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Bhopal victim


The site in central India of a mass ecodisaster, caused by methyl isothiocyanate–MIC–which is used to produce carbaril pesticides

Acute toxicity Respiratory distress due to cyanide toxicity–dyspnoea, cough, throat irritation, chest pain, haemoptysis, death 

Chronic toxicity Interstitial pulmonary fibrosis

Ophthalmology Burning, oedema, erythema, tearing, pain, photophobia, corneal ulceration

Event: Water leaked into a tank containing MIC, resulting in a thermogenic reaction that vaporised 42 tons, resulting in toxic gas covering an area of 80 km2–30 square miles, exposing up to 600,000 people. The official death toll was 2500; the unofficial death toll was estimated at 8,000-10,000. Up to 25,000 individuals are believed to have died due to the exposure. Bhopal holds the record for the world’s worst industrial disaster. The epic proportions of the disaster were only outdone by Union Carbide’s washing its hands of the ongoing ecodisaster it created. 

Negative impact of MIC is reported in gestation, in the immune, neuromuscular and other systems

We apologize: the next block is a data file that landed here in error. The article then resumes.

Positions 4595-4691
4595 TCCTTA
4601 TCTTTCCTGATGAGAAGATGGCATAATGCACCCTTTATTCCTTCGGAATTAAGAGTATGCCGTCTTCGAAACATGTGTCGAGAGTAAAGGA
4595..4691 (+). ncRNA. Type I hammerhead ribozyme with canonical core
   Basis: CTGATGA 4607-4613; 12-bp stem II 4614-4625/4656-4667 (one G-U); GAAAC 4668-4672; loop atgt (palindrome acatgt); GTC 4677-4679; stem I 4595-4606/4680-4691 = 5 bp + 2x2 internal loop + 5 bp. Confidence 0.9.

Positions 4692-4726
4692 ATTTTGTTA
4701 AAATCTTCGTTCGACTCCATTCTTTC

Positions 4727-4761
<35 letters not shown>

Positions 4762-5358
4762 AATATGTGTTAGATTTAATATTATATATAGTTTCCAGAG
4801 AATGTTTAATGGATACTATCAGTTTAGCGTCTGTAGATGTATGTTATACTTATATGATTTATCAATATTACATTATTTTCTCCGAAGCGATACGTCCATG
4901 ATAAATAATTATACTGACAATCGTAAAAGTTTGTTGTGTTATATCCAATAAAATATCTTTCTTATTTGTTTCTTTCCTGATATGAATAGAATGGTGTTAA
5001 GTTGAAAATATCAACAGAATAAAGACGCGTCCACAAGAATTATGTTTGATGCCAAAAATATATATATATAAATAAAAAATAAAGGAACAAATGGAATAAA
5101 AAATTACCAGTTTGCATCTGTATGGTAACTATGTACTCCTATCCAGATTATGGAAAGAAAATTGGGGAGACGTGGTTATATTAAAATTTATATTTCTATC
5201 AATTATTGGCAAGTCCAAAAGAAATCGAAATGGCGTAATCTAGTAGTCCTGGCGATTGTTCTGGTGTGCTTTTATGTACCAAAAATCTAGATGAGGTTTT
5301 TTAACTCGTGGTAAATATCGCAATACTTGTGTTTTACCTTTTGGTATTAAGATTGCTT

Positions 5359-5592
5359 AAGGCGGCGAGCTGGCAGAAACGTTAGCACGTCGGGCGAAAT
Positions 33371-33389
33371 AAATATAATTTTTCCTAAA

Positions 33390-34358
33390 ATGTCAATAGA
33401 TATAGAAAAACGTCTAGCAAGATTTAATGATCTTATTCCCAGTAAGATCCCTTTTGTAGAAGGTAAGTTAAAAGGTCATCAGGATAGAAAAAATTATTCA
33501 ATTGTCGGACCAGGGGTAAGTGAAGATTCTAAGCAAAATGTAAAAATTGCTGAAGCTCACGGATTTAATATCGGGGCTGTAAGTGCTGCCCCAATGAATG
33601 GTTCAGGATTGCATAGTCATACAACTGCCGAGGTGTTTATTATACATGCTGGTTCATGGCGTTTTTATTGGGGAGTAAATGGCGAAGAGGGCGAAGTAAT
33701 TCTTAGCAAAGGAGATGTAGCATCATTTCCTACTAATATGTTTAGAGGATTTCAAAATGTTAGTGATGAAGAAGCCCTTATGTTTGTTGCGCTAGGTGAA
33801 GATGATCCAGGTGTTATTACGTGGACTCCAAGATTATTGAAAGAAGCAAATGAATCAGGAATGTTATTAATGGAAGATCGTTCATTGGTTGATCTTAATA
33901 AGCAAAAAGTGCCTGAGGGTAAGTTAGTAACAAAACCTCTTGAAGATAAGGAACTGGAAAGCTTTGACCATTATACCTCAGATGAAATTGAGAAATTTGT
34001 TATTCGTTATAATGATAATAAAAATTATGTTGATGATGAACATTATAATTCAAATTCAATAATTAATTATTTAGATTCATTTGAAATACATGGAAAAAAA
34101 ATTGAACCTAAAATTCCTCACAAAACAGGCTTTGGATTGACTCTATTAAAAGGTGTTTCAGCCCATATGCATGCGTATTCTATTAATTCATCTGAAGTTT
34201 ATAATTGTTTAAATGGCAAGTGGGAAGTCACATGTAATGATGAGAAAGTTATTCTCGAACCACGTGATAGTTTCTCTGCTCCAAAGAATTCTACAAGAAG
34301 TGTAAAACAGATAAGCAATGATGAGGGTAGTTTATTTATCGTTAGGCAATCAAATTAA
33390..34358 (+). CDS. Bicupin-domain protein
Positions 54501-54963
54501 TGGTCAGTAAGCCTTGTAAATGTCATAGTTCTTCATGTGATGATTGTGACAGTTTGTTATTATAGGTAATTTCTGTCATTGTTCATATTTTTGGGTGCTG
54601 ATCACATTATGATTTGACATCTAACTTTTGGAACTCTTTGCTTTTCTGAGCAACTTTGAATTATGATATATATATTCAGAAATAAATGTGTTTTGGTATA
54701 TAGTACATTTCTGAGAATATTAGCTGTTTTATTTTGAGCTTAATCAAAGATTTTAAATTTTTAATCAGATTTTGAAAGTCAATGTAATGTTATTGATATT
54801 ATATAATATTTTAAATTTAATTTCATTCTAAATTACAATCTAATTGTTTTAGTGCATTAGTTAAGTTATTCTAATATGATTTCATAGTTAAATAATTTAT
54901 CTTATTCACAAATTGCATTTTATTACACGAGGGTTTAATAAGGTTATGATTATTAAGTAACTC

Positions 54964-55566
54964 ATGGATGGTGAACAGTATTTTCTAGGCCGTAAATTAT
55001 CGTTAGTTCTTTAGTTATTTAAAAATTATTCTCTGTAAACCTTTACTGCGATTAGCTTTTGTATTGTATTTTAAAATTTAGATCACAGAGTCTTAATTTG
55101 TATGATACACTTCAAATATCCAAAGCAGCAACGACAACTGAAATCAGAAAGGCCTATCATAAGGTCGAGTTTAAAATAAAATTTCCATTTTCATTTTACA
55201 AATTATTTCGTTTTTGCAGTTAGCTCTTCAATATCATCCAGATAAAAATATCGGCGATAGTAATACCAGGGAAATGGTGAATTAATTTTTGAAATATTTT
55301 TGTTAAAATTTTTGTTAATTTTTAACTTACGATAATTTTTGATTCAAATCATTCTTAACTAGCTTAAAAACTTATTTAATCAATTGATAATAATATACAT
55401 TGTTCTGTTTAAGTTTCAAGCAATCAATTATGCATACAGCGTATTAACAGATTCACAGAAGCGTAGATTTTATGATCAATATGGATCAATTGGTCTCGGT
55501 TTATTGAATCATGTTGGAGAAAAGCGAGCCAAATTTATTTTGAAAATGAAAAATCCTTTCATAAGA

Note: In 1978, the US National Institute for Occupational Safety and Health–NIOSH indicated MIC had poor warning properties–e.g., smell, and thus had been considered a dangerous chemical; toxicologic data is minimal as MIC is regarded as too dangerous to properly assess, even more so than phosgene, the poison gas used as a chemical weapon during World War I. Decades after it occurred, those exposed continue to suffer from respiratory–40-93% of those exposed, ophthalmic–e.g., blindness, intestinal, reproductive–43% miscarriage, birth defects, neurologic–e.g., paralysis–disease, and malignancy

References Indian J Med Res 1990; 91:28
JAMA 1990; 264:2781rv
Scientific American 1995; 272/6:16 

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